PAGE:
The power of literacy lies not only in the ability to read and write, but also in a person’s capacity to apply these skills to effectively connect, interpret and discern the details and ideas of the world in which they live. It is safe to say that we all recognize this need, no one wants to be illiterate! But what if you had no choice? What if your social circumstances like the school you go to, or the community you live in made it impossible for you to learn to read?
A staggering 73% of the 233.5 million children in the India, between the ages of 6 and 14, live in precisely these types of conditions (Census 2011). The Annual Status of Education Report (ASER) published by the non-profit Pratham Education Foundation reported some disturbing findings about the state of education in rural India, which still accounts for 70% of India’s population of 1.2 billion. While enrolments in elementary education is almost at 100%, education outcomes, as measured by abilities in reading, writing and doing maths, have deteriorated among children between the ages of 6 and 14.
The bottom line is that India has a crisis of learning. This obviously has grave implications for the future of a growing global economy that was looking to leverage its demographic dividend. At a global scale, countries run the risk of raising generations of semi-literate young people that will not be able to handle even simple work related tasks, let alone complex economic and innovation challenges.
Experts have weighed in on the causes of this ‘global pandemic’. Yes, illiteracy is dangerous, possibly as much as an ebola outbreak! Catherine Jere, Research Officer, Unesco Education for All global monitoring report reminds us of one serious cause – there is a global shortage of teachers! Moving beyond access to improve the quality of education available to all is vital to address the learning crisis. She among many others, know that teachers are central to this. Vikas Pota, Chief Executive, Varkey Gems Foundation, says the crux of improving the quality of education lies in engagement – whether it be the engagement of parents by teachers, teachers of their students, or the engagement and training of teachers in effective learning techniques. Catherine Henny, Education Operations Officer, Global Partnership for Education comments that more local language books are needed! Access to reading and other materials in mother-tongue languages has had a significant impact on learning in the early grades. Many organisations such as Room to Read and Save the Children are working to publish titles in local languages.
Each of these causal factors suggest a strong intervention plan that can help tackle illiteracy. However these interventions require not only depth of impact but a large scale of impact. One way to achieve this is to create mobile based content that can be easily consumed for learning by anyone, anytime, anywhere. In the longer term, working with mobile devices will not only be a part of students’ everyday lives as adults, but it will also be vital part of many career paths. Knowing how to appropriately use mobile devices is an important aspect in this increasingly connected world. In order to properly prepare students for the future as they transition into the workforce, incorporating mobile technology in the classroom is key.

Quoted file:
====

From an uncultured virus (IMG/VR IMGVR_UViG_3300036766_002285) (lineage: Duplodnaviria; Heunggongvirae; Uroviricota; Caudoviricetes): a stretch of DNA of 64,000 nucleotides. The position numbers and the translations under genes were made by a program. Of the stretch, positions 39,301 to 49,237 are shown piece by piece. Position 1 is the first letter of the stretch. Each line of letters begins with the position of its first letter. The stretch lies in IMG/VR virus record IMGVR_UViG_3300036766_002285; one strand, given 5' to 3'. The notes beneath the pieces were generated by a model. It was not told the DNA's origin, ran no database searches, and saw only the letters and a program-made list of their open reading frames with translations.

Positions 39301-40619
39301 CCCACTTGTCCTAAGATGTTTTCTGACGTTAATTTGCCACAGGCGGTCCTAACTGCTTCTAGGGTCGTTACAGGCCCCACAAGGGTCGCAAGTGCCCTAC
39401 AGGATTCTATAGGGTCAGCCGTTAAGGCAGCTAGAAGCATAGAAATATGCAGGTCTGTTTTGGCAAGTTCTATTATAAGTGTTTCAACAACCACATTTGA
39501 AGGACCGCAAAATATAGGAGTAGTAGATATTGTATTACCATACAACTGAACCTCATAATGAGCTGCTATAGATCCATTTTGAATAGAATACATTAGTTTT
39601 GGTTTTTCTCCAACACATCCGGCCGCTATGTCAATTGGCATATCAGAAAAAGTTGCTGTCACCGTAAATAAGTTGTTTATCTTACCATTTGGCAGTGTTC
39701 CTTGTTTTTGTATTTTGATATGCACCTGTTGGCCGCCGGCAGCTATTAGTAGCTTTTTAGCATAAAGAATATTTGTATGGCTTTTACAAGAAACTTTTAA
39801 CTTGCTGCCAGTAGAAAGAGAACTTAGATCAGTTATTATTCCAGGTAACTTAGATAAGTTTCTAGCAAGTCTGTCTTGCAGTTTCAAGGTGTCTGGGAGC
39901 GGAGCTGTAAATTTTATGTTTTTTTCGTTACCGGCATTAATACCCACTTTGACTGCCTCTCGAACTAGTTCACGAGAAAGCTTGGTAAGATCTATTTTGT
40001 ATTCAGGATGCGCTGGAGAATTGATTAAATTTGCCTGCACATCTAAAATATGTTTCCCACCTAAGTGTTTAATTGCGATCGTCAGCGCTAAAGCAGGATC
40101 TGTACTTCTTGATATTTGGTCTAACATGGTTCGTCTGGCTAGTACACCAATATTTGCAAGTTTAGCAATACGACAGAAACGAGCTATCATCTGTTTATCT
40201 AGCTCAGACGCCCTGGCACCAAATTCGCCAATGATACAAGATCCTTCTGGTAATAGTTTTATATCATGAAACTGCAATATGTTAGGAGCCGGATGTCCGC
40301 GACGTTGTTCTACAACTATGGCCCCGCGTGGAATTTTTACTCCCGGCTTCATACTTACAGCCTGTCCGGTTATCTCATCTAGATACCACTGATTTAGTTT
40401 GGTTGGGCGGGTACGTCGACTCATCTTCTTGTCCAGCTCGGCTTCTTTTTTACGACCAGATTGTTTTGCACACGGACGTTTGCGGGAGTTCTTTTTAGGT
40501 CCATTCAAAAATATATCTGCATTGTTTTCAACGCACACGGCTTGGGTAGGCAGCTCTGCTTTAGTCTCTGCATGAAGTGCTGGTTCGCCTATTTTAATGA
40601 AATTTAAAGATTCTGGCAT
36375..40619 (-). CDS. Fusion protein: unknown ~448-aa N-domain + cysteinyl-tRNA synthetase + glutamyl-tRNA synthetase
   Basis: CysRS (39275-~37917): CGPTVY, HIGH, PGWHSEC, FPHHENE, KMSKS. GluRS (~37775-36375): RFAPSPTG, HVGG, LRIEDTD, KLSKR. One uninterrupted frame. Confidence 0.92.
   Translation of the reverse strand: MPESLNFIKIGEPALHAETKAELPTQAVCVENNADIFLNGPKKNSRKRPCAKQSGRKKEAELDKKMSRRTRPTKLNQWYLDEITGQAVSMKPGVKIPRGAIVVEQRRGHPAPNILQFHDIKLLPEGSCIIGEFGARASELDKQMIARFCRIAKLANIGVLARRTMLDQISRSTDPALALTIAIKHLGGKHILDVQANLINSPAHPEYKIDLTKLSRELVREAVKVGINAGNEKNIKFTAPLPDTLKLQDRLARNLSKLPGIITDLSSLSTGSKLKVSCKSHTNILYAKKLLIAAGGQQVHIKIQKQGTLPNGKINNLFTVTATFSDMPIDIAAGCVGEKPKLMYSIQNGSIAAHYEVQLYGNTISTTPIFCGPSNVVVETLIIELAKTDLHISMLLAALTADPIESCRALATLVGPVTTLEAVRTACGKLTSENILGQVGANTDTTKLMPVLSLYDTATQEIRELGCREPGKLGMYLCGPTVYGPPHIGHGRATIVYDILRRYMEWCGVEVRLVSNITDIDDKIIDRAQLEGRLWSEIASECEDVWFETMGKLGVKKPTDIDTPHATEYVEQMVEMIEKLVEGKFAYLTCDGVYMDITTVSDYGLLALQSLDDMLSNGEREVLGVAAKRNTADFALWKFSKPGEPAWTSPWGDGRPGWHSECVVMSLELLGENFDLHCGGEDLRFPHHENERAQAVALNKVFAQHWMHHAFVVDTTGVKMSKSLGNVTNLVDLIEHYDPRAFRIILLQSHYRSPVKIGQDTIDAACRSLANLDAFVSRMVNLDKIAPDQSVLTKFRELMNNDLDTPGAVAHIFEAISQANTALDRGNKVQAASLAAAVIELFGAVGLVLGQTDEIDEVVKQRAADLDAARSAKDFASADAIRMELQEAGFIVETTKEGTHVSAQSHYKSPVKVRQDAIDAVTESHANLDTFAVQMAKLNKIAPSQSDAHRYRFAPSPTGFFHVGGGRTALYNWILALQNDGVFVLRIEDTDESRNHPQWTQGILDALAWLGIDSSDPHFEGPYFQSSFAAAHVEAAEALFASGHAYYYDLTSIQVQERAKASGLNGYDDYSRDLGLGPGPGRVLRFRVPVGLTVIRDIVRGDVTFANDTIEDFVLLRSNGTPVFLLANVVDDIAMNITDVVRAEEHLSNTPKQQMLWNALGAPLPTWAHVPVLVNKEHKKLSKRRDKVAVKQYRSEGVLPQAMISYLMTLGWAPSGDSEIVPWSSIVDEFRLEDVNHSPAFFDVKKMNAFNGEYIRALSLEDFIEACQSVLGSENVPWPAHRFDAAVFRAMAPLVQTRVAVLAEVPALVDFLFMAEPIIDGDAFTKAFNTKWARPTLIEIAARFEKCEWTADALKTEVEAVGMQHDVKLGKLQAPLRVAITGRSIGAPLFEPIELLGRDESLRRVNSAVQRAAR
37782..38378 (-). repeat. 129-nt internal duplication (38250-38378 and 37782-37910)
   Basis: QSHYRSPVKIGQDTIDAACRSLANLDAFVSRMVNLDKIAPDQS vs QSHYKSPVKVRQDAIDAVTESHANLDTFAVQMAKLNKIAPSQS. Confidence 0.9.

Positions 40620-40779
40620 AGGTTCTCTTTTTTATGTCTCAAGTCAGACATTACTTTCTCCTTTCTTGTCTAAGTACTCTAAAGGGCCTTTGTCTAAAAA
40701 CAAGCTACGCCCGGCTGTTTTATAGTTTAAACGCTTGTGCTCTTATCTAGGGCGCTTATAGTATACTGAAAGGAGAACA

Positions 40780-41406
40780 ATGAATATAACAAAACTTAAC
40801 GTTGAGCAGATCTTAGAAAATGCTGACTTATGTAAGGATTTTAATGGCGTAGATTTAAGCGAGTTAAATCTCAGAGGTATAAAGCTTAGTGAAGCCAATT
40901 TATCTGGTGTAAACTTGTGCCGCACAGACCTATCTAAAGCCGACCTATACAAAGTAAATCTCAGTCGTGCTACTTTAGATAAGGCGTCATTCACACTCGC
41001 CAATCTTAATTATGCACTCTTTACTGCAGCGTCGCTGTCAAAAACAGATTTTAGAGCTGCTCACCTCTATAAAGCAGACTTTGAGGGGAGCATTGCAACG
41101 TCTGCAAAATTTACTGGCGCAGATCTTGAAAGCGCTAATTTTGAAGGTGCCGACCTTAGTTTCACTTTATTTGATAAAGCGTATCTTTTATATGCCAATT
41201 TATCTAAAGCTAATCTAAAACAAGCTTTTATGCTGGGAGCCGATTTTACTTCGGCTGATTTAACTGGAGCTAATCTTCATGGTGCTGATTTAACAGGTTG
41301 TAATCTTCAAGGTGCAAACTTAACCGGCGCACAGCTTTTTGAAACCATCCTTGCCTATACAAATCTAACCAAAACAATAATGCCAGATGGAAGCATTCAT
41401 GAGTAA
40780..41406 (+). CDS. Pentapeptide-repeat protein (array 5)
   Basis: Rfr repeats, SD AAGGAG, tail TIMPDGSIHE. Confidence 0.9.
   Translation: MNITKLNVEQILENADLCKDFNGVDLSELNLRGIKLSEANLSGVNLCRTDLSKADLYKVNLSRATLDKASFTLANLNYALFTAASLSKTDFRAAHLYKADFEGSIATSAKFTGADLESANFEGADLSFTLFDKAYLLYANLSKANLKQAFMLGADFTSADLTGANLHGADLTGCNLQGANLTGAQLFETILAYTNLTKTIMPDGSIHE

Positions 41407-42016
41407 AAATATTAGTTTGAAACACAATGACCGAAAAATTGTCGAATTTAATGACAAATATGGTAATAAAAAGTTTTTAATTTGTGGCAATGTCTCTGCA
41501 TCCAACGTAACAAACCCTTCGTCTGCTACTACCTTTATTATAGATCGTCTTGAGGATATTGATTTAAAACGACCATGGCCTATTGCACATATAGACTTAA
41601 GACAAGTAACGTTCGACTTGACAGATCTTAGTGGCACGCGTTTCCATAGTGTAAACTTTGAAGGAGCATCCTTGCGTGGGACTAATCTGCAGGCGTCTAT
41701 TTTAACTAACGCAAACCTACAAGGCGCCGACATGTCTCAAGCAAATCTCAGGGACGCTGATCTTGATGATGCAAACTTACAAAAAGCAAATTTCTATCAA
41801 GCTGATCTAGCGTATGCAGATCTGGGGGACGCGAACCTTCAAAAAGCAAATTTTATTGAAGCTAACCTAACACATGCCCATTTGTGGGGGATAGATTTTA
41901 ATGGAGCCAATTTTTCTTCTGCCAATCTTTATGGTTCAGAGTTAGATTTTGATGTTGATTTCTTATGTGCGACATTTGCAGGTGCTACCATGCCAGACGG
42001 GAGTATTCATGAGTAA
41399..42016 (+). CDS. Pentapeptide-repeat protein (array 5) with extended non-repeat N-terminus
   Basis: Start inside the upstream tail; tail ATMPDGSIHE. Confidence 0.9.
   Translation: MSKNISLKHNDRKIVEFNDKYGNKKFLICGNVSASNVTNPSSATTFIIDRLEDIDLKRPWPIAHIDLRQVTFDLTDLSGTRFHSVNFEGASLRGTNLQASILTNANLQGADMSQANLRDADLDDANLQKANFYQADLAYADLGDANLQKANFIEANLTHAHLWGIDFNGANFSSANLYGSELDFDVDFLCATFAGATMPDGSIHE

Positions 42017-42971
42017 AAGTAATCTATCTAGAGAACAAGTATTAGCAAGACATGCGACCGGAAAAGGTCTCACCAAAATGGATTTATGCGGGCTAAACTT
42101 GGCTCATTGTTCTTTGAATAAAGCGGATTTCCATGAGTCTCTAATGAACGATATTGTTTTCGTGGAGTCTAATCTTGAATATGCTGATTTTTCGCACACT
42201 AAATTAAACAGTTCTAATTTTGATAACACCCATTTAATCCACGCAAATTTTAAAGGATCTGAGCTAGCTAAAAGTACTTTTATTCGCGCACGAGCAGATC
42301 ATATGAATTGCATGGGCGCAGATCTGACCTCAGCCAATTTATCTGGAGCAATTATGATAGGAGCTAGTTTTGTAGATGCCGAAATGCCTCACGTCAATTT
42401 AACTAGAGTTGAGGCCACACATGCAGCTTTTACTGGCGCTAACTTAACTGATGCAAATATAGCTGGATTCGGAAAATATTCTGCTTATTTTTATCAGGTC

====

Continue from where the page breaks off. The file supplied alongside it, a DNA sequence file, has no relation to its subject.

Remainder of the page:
In India, though we’re still catching up with respect to tech integration in the classroom, mobile phones and networks are now cheaper than ever before and more readily available across the world! This presents educators with an innovative and pervasive new medium to disseminate learning content to students in and outside the classroom! Teachers can not only receive new learning strategies but access resources to help them deliver learning in class.
But what are the real benefits of mobile based learning? Flexibility to learners! Learning can happen not just in the classroom, but quite literally anywhere else as well. Students are no longer restricted to being physically close to a teacher or expert to learn, because the mobile app has already captured the essence of what needs to be learnt or taught. Mobile based learning can also help achieve better completion rates and higher retention. Performance support from mobile apps that are unobtrusive to their daily routine creates a learning habit that yields higher quality of performance. Learners also find and retrieve just-in-time information easily using their personal mobile devices.
At Zaya, we’ve developed English Duniya a fun way for students in India to learn English with Hindi. The lesson plans are customised for every child and are based on his learning pattern and skill level. With this app, kids between the age group of 8-12, can learn English through a series of videos and interactive practice questions. The app is packaged in the form of a game where the child needs to unlock various levels and earn points on the way. The app also works offline and offers content for grades 1-3 and will be available in many more languages and grades going forward. The user interface is child friendly and engages the user at multiple levels.
With apps like this and many more out in the market, the hope for social enterprises like Zaya, is to swiftly address the literacy crisis, that is crippling the education system from the inside. But these apps and the use of technology for learning, needs a real champion, a parent or teacher to push forward its adoption and use of mobile technology in the classroom and at home, for learning purposes.
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